On the 13th May 1777 eleven ships departed Great Britain on a fine day with calm seas ahead of them.
The vessels Alexander, Charlotte, Friendship, Lady Penrhyn, Prince of Wales and Scarborough all carried passenger cargo.
The fleet was lead by the ships' HMS Sirius and HMS Supply.
Transports Golden Grove, Fishburn and Borrowdale carried supplies for the fleet.
A few men planned a mutiny which was quickly squashed but as the journey continued the fleet faced vermin, illness, food and water shortages and violent storms. Despite all the hardships the death rate was only 3%, less then half the 2004 Australian average of 6.4%.
252 days later the fleet arrived in New Holland but found the bay less suited for colonisation then anticipated. After a little exploration a more suitable site was located. On the 26 January the fleet relocated to the new site, planted the British Flag and named the port Sydney Cove.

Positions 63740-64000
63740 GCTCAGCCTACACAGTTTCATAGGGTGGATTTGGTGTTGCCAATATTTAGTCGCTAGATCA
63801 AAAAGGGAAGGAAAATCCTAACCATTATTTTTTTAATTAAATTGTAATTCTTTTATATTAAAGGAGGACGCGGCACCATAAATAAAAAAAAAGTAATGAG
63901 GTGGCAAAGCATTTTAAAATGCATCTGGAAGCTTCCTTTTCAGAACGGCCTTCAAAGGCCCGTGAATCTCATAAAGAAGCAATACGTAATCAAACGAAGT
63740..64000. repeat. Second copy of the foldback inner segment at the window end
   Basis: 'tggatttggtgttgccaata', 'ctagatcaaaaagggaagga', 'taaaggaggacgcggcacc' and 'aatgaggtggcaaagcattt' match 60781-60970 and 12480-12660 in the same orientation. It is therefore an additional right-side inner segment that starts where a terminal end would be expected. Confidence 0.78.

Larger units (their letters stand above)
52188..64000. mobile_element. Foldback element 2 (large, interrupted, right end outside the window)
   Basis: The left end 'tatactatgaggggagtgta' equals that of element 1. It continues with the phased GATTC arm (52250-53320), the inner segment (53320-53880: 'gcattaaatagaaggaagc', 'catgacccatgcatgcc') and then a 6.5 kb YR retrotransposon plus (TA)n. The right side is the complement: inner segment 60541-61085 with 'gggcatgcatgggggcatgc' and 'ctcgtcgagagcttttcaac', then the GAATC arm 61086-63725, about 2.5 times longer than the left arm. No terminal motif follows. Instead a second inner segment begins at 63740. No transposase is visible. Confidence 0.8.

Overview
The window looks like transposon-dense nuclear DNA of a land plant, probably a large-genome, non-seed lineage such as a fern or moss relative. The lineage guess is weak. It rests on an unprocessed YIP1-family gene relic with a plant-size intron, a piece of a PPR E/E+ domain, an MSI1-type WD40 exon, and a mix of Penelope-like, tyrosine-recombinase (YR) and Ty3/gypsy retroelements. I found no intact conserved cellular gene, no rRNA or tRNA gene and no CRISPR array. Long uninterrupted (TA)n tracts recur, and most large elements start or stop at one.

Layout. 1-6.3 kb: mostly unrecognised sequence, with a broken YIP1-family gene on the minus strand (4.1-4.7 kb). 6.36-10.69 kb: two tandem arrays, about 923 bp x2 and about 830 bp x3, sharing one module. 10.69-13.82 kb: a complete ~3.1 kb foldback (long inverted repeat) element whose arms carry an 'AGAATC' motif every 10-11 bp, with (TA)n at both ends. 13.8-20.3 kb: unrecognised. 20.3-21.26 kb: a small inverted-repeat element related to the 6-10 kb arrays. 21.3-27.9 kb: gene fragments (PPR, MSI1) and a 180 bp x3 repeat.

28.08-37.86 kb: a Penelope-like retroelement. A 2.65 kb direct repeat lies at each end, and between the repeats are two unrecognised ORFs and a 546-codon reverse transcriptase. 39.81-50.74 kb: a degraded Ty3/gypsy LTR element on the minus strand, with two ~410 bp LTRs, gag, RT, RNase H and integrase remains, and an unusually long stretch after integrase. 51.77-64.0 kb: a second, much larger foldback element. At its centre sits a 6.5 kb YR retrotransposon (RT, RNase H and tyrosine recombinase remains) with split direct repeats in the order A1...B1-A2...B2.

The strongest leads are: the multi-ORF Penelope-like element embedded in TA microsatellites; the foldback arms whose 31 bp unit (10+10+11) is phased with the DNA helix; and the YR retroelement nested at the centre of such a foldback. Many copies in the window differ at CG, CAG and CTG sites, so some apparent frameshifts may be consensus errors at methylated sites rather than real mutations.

Today we celebrate that momentous occasion with an annual public holiday. We call it Australia Day. Why?
Why don't we call it New Holland Day? That's thanks to the explorer Matthew Flinders who circumnavigated our vast island in 1803.
Traditional Australia Day celebrations include BBQ and beer. The esky is a regular feature at such celebrations.
A dress code is not enforced but the footwear of choice is easily discernible.
All other paraphernalia is optional.